In this section, we consider a straightforward approach to two well-known prob-lems dealing with a finite set of points in the plane. These problems, aside from their theoretical interest, arise in two important applied areas: computational ge-ometry and operations research.

**Closest-Pair
and Convex-Hull Problems ****by Brute Force**

In this
section, we consider a straightforward approach to two well-known prob-lems
dealing with a finite set of points in the plane. These problems, aside from
their theoretical interest, arise in two important applied areas: computational
ge-ometry and operations research.

The
closest-pair problem calls for finding the two closest points in a set of ** n** points. It is the simplest of a
variety of problems in computational geometry that deals with proximity of
points in the plane or higher-dimensional spaces. Points in question can
represent such physical objects as airplanes or post offices as well as
database records, statistical samples, DNA sequences, and so on. An air-traffic
controller might be interested in two closest planes as the most probable
collision candidates. A regional postal service manager might need a solution
to the closest-pair problem to find candidate post-office locations to be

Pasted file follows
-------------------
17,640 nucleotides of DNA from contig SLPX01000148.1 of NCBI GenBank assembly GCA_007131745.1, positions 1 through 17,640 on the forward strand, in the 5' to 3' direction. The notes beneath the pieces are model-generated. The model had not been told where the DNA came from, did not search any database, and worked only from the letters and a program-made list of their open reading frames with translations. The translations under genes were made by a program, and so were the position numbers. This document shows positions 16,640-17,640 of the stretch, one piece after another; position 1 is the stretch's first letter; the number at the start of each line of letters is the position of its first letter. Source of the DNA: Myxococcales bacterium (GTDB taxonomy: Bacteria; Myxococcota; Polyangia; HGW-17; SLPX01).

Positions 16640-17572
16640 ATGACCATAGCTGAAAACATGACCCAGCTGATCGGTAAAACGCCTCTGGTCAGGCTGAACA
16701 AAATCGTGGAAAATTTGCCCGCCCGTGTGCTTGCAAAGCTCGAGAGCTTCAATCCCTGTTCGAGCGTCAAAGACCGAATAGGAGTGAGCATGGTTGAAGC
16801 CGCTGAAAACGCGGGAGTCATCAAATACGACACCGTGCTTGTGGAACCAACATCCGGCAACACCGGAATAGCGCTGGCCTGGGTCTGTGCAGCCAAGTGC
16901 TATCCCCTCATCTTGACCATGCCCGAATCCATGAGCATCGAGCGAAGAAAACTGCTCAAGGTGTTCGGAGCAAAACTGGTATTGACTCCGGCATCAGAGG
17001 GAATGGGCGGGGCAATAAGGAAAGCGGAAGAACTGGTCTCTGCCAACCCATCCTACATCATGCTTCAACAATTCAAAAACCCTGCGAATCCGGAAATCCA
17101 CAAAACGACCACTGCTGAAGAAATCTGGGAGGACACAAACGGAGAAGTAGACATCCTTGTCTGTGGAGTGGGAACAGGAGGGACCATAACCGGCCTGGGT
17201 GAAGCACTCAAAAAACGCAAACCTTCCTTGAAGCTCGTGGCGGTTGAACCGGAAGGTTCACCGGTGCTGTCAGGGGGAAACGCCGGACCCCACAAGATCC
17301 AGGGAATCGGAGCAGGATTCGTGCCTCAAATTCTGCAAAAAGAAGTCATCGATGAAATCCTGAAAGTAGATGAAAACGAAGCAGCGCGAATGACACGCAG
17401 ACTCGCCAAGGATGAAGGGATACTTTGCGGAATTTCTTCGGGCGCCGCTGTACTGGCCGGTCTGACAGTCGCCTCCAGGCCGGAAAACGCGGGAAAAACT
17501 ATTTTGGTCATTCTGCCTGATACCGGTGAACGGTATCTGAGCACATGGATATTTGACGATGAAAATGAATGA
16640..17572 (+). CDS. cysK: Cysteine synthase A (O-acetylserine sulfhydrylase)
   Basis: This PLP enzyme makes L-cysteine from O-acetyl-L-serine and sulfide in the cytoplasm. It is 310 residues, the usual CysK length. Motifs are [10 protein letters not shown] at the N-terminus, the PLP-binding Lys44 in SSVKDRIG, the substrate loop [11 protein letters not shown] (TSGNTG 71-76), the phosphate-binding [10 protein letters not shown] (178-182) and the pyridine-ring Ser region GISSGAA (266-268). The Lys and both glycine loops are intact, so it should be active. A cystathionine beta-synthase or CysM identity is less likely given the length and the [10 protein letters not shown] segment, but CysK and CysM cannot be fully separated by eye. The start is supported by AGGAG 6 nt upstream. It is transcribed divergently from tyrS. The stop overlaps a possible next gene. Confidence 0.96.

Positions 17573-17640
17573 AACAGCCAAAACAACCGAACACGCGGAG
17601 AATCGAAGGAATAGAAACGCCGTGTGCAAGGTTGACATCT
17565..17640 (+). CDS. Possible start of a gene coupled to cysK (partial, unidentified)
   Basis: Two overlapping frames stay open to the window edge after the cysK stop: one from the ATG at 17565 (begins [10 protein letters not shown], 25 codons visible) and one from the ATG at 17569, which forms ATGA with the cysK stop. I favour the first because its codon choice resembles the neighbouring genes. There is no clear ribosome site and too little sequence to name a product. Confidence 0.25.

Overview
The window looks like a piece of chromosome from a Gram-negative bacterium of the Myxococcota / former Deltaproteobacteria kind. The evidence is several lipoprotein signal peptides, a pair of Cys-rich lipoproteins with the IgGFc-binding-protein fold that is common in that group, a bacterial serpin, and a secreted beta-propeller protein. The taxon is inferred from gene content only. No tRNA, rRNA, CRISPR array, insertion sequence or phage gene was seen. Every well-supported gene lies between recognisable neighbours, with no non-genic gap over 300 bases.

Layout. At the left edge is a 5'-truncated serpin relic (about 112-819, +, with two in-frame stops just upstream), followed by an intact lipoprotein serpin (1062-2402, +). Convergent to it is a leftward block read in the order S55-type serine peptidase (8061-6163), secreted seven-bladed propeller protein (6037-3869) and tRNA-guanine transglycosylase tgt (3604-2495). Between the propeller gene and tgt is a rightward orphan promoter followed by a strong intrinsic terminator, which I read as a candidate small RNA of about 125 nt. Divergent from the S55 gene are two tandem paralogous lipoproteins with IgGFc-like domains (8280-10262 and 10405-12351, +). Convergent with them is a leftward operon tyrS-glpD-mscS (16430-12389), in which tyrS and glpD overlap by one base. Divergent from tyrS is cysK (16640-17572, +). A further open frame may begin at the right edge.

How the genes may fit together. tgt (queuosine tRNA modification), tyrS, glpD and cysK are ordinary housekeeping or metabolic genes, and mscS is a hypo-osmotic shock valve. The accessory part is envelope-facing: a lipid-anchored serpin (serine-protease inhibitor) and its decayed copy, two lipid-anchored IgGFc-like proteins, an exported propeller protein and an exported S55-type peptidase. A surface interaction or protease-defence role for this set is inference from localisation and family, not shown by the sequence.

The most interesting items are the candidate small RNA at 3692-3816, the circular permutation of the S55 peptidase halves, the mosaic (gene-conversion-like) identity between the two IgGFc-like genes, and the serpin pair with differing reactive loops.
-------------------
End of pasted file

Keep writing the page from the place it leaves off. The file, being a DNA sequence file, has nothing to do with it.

closed.

One of
the important applications of the closest-pair problem is cluster analy-sis in
statistics. Based on ** n** data
points, hierarchical cluster analysis seeks to orga-nize them in a hierarchy of
clusters based on some similarity metric. For numerical data, this metric is
usually the Euclidean distance; for text and other nonnumerical data, metrics
such as the Hamming distance (see Problem 5 in this section’s ex-ercises) are used.
A bottom-up algorithm begins with each element as a separate cluster and merges
them into successively larger clusters by combining the closest pair of
clusters.

For
simplicity, we consider the two-dimensional case of the closest-pair prob-lem.
We assume that the points in question are specified in a standard fashion by
their ** (x, y)** Cartesian coordinates and that
the distance between two points

The
brute-force approach to solving this problem leads to the following ob-vious
algorithm: compute the distance between each pair of distinct points and find a
pair with the smallest distance. Of course, we do not want to compute the
distance between the same pair of points twice. To avoid doing so, we consider
only the pairs of points *(p _{i},
p_{j}*

** Closest-Pair and Convex-Hull Problems by
Brute Force**

Pseudocode
below computes the distance between the two closest points; getting the closest
points themselves requires just a trivial modification.

**ALGORITHM** *BruteForceClosestPair**(P )*

//Finds
distance between two closest points in the plane by brute force

//Input:
A list ** P** of

** d **←
∞

**for ***i*** **←** **1** to ***n*** **−** **1** do**

**for ***j*** **←** ***i*** **+** **1** to ***n*** do**

** d **←

**return ***d*

The basic
operation of the algorithm is computing the square root. In the age of